Film review: Stellar space work, but it needs more room for thought
Over the last two decades, Christopher Nolan has risen to become an independent voice working with remarkably little studio interference. His name is synonymous with big budget spectacles fuelled by a keen intellect rather than merchandising. He’s sometimes accused of coldness, but emotions often drive narratives that avoid overt sentimentality and rarely feel superfluous or tacked on.
Not an era to be a fussy eater
In a near future, our planet has become a dustbowl with constant drought and pestilence threatening the survival of the human race. The year is unspecified, but while the clothing is decidedly contemporary, some of the tech is not (they have wonderfully designed robots). Every so often, a new strain of bacteria kills off crops, forcing mankind to depend on an ever-decreasing range of food types.
Like many others, Cooper (McConaughey), a widower and former-astronaut, has abandoned his profession to dedicate himself full-time to agriculture. He, his father, his son and young daughter are now corn farmers – that is, until one mysterious event causes Cooper to rediscover the supposedly defunct NASA, now operating in secrecy. He’s been chosen to lead a team of scientists to new, potentially habitable worlds via a wormhole that has appeared near Saturn.
Exposure: both good and bad
Matthew McConaughey can barely put a foot wrong these days, but there’s a sense here, in the first half, that either we’re suffering from over exposure to him or he’s getting tired of himself. The trademark syrupy drawl that served him so well for all his murmured metaphysical monologuing in True Detective occasionally feels like an overly familiar crutch leaned on too heavily – and at times it’s frustratingly inaudible.
However, these are minor quibbles. As the film hits its stride, surging spacewards, any reservations are erased by McConaughey who carries this gargantuan picture on his pointy shoulders.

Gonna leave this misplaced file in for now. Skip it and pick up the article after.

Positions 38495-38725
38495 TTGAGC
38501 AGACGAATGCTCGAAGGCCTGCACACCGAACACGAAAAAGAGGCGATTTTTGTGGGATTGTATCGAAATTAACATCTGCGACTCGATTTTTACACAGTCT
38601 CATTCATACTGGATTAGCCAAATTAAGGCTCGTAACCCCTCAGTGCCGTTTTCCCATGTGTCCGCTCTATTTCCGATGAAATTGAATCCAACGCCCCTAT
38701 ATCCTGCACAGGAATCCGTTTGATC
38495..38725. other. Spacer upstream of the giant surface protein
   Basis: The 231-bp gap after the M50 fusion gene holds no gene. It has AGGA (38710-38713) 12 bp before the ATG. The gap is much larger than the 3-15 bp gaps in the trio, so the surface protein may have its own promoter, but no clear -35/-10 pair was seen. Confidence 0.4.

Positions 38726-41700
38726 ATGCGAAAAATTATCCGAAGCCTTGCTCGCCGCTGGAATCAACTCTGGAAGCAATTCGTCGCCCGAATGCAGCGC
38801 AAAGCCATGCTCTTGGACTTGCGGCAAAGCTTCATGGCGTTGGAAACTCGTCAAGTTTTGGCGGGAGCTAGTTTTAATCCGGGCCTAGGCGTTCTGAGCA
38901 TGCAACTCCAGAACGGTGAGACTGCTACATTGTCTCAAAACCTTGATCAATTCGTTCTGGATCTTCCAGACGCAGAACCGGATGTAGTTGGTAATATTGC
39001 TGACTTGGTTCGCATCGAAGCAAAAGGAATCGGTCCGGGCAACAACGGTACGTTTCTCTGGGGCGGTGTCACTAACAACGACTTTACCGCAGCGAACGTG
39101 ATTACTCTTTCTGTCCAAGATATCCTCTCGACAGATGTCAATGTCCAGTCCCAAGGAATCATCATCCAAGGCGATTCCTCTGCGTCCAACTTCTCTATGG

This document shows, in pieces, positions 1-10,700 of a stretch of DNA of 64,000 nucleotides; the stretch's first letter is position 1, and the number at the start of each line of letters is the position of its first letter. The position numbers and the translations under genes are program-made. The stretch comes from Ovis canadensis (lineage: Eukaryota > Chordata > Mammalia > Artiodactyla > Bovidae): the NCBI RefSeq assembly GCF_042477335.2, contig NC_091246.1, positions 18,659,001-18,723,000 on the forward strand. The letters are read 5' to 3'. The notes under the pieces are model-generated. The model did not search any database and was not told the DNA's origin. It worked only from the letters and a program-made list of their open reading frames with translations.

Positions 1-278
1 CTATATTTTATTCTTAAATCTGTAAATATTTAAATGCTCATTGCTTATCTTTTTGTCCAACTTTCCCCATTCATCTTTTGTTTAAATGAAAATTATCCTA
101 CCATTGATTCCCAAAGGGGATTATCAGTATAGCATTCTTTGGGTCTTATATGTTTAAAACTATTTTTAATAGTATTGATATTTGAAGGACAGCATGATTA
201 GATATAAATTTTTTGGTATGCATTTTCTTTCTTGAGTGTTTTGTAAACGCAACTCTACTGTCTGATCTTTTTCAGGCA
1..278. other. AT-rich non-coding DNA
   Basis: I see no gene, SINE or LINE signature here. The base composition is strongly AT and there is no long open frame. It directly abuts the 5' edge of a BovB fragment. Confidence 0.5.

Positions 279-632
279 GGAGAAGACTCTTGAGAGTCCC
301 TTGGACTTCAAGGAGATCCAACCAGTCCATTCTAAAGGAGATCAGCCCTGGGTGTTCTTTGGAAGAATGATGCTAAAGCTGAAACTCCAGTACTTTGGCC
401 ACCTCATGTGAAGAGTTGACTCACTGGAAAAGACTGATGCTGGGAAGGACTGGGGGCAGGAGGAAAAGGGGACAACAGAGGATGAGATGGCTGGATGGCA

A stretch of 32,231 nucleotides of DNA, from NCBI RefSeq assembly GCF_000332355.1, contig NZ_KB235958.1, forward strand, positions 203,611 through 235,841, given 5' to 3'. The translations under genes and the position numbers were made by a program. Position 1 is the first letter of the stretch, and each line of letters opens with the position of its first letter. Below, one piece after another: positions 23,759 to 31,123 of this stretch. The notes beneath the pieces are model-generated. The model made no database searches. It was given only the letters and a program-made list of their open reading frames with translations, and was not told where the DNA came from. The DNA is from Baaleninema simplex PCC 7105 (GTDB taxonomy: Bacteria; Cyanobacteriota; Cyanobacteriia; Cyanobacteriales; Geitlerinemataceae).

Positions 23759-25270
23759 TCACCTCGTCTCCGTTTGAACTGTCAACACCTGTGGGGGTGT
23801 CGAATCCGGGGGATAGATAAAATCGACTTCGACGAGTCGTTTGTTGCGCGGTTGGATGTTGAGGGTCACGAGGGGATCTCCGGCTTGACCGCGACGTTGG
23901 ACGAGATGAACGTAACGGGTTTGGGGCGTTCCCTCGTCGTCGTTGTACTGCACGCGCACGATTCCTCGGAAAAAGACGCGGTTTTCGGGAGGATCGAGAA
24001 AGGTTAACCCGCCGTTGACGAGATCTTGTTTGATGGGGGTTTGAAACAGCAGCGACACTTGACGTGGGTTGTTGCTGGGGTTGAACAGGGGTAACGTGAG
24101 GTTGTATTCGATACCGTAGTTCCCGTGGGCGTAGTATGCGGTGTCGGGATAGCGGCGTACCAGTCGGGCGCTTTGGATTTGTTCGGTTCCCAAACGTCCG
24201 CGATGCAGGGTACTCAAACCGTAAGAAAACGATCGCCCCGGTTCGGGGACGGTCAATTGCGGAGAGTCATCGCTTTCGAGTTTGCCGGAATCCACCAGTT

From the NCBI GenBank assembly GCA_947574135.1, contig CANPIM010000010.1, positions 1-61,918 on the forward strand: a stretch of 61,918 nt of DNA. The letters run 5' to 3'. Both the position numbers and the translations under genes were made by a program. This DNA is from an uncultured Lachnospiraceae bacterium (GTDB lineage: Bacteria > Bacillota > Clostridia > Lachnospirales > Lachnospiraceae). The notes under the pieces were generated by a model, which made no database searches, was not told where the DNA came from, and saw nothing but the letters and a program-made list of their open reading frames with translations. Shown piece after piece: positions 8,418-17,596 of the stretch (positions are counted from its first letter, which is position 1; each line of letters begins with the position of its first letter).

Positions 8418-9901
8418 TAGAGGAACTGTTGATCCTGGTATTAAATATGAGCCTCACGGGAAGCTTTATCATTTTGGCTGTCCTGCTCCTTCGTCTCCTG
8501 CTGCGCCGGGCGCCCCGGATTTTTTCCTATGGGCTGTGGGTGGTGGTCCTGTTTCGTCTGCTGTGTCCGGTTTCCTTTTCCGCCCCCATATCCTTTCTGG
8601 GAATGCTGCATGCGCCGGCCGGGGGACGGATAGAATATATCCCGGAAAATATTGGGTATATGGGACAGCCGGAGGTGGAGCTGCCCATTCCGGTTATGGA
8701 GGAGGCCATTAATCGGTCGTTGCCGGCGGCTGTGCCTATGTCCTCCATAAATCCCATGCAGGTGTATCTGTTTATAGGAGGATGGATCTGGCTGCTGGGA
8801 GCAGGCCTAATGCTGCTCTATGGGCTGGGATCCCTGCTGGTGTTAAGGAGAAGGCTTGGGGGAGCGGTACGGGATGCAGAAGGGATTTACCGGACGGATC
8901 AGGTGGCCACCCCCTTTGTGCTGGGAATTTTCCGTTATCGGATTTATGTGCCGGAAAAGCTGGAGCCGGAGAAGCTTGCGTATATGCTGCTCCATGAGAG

Interstellar is Nolan’s most ambitious film to date with a canvas so broad that he should be commended for having used all of it – which he does, creating some truly unforgettable imagery.
It’s also his most emotional film as he grounds this vertigo-inducing space spectacle in the bond between father and daughter and asks, among other high-minded questions, if love is a quantifiable force. The problem lies not in Nolan daring to pose such existential conundrums, it’s that he attempts to solve – and resolve – them for us.
Doesn’t quite reach the stars
Although the first two thirds of the film launch into a dizzying sense of wonder, the final act struggles to land. This sets Interstellar down in an awkward place, somewhere between Stanley Kubrick’s seminal 2001: A Space Odyssey and Peter Hyams’ underrated sequel, 2010. Hyams’ project had less ambitious goals than its predecessor, but he achieved them admirably, whereas Kubrick set out to make a masterpiece and succeeded spectacularly.
Reading Clarke’s novel (written in tandem with Kubrick’s script) highlights the reason for which 2001: A Space Odyssey continues to find an audience – and always will. Where Clarke is intent on explaining away his mythology, however successfully, Kubrick understood the value of leaving room for interpretation and maintaining a sense of wonder, without ever pandering to his audience – right up to the final frame. For this reason, Interstellar is a very good film that falls short of its obvious goal: to be great.
Dir: Christopher Nolan; US sci-fi, 169 mins; Matthew McConaughey, Anne Hathaway, Jessica Chastain, Michael Caine
Premiered November 6